BG – We have a standing meeting, a bi-weekly call, which is an events-focused agenda and it’s specifically for our executive team. That agenda provides them updates, two times per month, with the metrics for all of the events that we have in motion. It features the key highlights for what we’re doing with long-range planning. We have created a cadence with our executive team here where the expectation is that they’re going to get a steady stream of information from the events line of business with all of the right updates. The other thing that we’ve done, as our business really requires it, is that many of those folks are a part of the actual program. We’ve tried to really focus on how to use executives and executive sponsors the right way in our programs. Sometimes that means a speaking part in the general session. Other times that is giving them a responsibility to perhaps chair an executive track, or a breakout track. We try to get them involved in a material way to get them invested, and that’s part of our business model.
Event marketers are always trying to defend the investment in events, like everything else. I think that marketers and event leaders can do that today, with the technology that’s available, and with the data that’s available. We can do a much better job than ever before of demonstrating the value of events using those same metrics that I’ve mentioned; client retention, client growth, and new client sales. If the proper planning and setup of those processes and systems are done, whether or not your executive staff and stakeholders have a chance to directly participate.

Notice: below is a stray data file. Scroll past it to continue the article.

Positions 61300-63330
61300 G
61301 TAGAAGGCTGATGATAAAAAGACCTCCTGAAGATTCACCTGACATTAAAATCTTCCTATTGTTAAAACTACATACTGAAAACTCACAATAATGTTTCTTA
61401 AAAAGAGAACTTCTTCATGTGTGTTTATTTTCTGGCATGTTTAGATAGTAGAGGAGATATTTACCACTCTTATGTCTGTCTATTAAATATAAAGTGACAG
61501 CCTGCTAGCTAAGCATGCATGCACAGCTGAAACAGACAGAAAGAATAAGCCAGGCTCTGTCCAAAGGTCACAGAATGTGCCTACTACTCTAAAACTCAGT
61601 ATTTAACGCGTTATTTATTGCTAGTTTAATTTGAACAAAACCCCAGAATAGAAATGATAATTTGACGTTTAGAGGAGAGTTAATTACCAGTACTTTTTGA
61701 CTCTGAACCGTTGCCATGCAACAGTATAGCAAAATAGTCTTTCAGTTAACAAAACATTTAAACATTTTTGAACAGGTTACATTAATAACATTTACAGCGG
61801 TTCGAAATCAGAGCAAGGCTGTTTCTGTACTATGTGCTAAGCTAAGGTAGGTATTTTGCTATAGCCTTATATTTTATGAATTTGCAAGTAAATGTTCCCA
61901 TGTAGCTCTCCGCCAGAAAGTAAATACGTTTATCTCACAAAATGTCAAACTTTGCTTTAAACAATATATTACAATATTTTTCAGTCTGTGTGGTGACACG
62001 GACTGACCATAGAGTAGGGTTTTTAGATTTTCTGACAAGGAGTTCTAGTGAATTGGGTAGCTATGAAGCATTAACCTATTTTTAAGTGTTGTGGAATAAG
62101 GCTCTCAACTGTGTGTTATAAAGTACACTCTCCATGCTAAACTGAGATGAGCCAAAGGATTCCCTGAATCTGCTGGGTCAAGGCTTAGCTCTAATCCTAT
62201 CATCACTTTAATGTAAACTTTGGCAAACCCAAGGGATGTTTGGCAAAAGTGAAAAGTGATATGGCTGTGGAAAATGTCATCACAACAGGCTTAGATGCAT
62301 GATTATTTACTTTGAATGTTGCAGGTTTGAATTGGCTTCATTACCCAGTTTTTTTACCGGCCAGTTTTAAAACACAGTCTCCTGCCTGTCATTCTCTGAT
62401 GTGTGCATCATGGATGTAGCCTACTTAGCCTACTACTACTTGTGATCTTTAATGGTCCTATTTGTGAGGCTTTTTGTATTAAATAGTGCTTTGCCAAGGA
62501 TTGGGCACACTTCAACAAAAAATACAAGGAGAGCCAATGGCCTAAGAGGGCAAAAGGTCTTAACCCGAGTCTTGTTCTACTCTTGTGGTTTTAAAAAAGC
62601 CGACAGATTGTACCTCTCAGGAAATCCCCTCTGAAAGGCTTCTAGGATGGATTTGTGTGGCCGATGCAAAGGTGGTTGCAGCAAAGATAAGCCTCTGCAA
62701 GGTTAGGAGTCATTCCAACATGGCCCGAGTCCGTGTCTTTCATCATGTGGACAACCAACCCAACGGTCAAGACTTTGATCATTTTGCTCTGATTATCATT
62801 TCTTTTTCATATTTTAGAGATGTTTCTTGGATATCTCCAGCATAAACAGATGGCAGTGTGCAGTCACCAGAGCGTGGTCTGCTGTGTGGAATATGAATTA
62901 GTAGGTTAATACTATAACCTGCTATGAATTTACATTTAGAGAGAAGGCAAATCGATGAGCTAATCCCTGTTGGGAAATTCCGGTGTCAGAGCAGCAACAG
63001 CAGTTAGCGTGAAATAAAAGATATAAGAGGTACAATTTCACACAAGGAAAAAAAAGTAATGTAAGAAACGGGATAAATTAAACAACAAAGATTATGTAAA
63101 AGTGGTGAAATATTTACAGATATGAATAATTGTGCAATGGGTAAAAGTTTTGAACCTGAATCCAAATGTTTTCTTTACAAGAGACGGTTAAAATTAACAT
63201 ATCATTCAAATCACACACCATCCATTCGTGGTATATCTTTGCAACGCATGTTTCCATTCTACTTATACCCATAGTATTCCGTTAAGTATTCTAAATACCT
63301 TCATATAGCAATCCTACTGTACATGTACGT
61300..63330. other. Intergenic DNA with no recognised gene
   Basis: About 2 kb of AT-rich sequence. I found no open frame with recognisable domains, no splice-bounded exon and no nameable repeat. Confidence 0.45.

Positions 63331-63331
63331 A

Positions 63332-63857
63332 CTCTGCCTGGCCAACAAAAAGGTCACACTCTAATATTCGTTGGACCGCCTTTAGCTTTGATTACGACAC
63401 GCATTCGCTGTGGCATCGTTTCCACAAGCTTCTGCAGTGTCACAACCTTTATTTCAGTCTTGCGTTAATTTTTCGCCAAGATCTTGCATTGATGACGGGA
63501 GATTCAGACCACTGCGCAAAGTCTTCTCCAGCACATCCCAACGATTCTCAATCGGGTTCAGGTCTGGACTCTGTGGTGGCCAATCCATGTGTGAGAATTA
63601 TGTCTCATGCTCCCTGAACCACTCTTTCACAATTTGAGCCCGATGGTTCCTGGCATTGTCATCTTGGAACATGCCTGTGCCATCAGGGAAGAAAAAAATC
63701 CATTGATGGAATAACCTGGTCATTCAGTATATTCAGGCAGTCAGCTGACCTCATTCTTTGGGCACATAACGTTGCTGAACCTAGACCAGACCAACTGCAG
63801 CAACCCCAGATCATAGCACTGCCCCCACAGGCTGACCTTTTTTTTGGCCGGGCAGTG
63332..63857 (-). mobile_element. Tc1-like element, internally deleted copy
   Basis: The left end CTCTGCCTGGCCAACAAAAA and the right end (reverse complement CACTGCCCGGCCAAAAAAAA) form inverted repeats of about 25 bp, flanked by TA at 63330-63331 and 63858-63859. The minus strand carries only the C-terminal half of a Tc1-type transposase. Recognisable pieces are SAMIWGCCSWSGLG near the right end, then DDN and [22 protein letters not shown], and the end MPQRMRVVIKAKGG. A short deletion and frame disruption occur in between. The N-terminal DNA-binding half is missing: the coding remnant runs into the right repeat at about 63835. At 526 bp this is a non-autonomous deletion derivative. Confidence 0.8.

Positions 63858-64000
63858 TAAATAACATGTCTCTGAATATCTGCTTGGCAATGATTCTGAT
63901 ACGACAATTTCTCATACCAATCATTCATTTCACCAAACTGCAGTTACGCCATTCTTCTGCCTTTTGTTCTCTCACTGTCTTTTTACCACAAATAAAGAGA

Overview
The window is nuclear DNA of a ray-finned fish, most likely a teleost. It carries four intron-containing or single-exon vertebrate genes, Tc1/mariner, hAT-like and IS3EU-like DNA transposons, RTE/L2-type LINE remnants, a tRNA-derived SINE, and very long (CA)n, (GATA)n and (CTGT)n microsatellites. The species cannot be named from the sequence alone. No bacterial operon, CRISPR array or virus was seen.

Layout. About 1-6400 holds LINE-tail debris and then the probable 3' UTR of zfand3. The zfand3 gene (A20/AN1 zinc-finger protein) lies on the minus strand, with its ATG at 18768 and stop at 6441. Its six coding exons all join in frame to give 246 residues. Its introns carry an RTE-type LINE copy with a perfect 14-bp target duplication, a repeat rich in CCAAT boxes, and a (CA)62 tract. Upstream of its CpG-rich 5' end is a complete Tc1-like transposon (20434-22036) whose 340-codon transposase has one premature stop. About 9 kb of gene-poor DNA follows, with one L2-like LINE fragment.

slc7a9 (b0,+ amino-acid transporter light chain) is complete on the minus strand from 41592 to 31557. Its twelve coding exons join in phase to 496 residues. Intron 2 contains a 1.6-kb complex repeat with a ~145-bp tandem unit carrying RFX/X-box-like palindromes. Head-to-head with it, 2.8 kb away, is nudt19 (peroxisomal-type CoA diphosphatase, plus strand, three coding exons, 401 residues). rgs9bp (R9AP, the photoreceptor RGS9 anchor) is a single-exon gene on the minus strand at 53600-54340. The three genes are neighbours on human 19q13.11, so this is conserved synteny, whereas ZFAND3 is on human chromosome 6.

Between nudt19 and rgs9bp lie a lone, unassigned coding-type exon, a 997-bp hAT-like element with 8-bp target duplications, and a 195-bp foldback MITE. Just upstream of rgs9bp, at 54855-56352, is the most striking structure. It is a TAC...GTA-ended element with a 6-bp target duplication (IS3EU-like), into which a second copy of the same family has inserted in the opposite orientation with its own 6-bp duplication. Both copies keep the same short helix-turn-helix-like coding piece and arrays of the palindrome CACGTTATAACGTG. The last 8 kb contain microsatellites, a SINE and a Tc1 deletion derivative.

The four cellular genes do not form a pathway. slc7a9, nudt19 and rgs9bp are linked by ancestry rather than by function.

As an event leader or marketing leader that does events, you can do a better job of really demonstrating the value of event investments like never before. I would just encourage those that might listen to this to really challenge themselves to take the measurement of those investments deeper, and there are vendors out there, like Certain, that are really doing a great job of helping us all have better visibility, better reporting and better metrics than ever before. Let’s tap into that.
Listen to the full podcast here:
About Brad Gillespie, VP of Marketing at SiriusDecisions
Brad Gillespie’s eighteen years of business experience includes go-to-market strategy, customer and market analysis, sales and marketing integration, product development and launch, branding and communications, business development and commercialization of intellectual property. He currently serves as Vice President of Marketing for SiriusDecisions, the leading global research and advisory firm for B-2-B sales, marketing and product organizations and professionals.